CHARLES KRAUSE: Mr. Glass, do you agree with what the professor says about these regional jets and their importance?
JERRY GLASS: They are very important but I couldn't disagree more. First of all, the role of the regional jet is well defined in the industry already. Regional jet agreements with respect to the major airlines exists at a number of carriers already. No. 2, the regional jet has a very defined role. Its role for the code sharing partner, that is the smaller carrier, feeds traffic into the larger carrier. It's ludicrous to suggest that a regional jet is going to be flying between New York and Chicago a la Southwest, as the professor states. The regional jet holds 50 seats. And you're looking at markets that clearly support 737's, 757 Airbus, 150, 160, 130 seat markets. So there is no way that regional jets are going to supplant American Airlines' pilots or jobs.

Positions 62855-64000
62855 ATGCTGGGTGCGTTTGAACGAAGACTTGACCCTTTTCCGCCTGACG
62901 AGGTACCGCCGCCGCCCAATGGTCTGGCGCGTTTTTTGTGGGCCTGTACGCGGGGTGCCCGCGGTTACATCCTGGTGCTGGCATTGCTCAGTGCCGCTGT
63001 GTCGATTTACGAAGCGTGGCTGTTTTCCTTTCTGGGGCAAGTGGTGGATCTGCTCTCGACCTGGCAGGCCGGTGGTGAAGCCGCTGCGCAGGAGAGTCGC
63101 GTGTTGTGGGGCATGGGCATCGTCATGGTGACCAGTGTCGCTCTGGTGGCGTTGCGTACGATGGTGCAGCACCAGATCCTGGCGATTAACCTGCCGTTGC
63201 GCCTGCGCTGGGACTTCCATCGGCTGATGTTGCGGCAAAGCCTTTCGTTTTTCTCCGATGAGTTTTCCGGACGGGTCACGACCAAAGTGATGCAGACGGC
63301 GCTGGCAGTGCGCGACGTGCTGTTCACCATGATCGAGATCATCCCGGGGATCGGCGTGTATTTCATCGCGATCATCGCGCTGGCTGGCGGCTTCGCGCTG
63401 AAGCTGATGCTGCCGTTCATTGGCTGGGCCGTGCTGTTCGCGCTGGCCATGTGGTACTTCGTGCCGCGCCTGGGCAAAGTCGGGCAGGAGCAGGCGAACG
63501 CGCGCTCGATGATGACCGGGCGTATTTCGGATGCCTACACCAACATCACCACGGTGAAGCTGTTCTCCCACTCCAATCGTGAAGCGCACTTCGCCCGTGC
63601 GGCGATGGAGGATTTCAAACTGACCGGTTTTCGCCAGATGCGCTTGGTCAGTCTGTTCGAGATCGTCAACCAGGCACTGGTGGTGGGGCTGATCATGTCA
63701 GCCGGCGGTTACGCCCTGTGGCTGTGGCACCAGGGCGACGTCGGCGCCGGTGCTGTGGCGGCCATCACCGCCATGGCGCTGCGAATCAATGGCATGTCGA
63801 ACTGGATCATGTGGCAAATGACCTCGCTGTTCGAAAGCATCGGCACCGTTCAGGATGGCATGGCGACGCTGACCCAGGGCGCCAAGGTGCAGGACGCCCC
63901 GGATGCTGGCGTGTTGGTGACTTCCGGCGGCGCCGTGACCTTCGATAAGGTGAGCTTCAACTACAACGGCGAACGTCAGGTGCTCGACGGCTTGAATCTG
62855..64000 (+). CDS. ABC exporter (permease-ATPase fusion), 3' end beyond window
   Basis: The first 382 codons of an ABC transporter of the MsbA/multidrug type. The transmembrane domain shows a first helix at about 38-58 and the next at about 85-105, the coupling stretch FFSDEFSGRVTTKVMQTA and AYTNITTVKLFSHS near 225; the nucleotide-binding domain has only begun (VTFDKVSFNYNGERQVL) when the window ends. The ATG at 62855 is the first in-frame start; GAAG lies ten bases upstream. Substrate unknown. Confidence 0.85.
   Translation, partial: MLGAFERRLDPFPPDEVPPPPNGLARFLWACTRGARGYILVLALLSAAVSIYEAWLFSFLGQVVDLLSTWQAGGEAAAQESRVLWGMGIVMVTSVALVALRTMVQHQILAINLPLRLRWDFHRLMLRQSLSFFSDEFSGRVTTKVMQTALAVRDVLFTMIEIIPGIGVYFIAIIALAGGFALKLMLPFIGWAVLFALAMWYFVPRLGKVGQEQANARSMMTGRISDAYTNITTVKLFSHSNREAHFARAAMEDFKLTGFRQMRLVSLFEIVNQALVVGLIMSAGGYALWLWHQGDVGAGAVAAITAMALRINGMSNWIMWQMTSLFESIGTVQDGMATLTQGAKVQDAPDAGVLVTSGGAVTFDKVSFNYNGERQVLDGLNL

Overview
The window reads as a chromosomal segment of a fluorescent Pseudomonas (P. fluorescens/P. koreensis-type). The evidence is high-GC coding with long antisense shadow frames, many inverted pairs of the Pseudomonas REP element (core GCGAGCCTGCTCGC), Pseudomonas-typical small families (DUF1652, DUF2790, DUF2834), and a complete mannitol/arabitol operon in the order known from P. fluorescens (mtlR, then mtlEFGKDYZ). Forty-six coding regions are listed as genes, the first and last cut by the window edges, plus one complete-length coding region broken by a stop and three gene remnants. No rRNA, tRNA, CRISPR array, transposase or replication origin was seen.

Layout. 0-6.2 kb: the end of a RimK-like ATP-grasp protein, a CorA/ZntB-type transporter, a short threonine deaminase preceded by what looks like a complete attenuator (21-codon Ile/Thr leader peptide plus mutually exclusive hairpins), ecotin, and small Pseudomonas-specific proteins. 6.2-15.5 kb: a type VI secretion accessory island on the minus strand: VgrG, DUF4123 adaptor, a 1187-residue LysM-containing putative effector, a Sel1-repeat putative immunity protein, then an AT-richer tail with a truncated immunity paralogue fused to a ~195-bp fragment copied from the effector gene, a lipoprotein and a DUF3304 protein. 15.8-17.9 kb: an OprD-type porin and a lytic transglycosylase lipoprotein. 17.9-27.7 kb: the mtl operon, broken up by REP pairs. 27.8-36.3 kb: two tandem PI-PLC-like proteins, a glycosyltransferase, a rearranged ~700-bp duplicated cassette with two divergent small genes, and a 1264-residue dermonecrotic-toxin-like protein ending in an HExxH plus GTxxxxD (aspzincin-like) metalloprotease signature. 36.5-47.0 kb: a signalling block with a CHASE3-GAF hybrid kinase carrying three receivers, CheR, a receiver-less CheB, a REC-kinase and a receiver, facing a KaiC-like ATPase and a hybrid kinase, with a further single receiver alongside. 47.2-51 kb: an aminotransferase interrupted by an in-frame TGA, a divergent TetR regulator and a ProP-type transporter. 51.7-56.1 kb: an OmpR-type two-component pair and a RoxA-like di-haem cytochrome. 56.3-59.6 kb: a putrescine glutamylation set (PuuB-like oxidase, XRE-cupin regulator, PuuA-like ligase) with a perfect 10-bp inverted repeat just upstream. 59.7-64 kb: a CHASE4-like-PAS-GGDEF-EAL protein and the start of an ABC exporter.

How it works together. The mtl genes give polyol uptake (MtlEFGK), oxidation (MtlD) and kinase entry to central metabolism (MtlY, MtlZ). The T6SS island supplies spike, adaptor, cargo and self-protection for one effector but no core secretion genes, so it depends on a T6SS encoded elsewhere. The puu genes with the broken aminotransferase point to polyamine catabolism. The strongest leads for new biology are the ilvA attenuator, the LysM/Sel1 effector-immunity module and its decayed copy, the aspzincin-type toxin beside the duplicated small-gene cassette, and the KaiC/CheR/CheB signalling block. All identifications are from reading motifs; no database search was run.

CHARLES KRAUSE: If that's the case, why are the pilots so concerned about it?
JERRY GLASS: I'm frankly perplexed as to why they are. As I said, this is in agreement. This is in place already. Delta Airlines has an agreement with its pilots unions to permit this. Northwest Airlines has agreements to permit this. United, to some extent on a limited basis, has it. Regional jets are here to stay. They actually will help American Airlines grow because what it will do, it will feed more traffic to American Airlines, fill their bigger jets, create additional traffic, and allow American to grow further. Most importantly, as I understand it, in the agreement that failed ratification, American offered job protections to its pilots, and in addition limited the number of aircraft that could be flown by AMR American Eagle, the commuter. So there were plenty of protections in place.